The issue before many of us in the Canaan community now, however, is the use of materials for construction. In the years we have been (re-)building the old farmhouse into a structure that will also serve as a common house, we have increasingly found that as with food, building materials are called "green" or even advertised as "sustainably made." Most of these products, though they may be less toxic or may be made of more recycled materials than the usual, still have a substantial footprint when manufacture, delivery, and installation are considered. The problem is that a modern house built efficiently "to code" depends on technologies that are toxic (glues, wood preservatives, insulation), that require much energy for manufacture and transport, and require high levels of energy inputs to function. All of these raise their environmental footprint far beyond what the planet can sustain.
In fact, as the building of the farmhouse has progressed we have had to notice how many "systems" in a house are built to either supply other systems or solve the problems caused by other systems. For example, gutters have to be installed because roof systems shed too much water where it is not desired. Houses are built tight to reduce heat loss in the winter, but then need to have automated ventilation systems to circulate air. Bathrooms use a system to heat water, then another to get rid of the steam. The heating system that produces heat with one fuel uses another fuel (electricity) to run its motors and controls. Dryers produce much heat, which is most often vented to the outside, even in winter.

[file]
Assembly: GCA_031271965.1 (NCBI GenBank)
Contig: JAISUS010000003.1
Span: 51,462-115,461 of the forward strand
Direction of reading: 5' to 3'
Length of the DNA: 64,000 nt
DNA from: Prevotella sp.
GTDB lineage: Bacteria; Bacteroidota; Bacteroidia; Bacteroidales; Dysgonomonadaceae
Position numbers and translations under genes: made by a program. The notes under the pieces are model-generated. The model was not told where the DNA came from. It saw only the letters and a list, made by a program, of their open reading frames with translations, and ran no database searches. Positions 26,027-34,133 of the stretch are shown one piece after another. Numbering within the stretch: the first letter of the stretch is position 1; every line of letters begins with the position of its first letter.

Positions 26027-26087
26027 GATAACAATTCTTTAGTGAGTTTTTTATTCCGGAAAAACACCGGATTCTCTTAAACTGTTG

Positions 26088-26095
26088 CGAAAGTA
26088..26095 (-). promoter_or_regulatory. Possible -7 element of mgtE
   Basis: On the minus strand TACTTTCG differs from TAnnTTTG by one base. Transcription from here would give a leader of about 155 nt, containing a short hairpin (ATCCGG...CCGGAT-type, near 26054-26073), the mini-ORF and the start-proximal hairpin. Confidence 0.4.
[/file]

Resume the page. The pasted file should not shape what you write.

It is possible that we need to begin considering industrially manufactured "green" materials as an oxymoron. We might instead begin to resuscitate the concept of "vernacular." If we are ever to return to an environmental footprint where we do not consume more of the Earth than is replenished naturally, we must begin with construction that is of local materials, is made for local conditions, and does not create layers of systems to solve problems posed by other systems.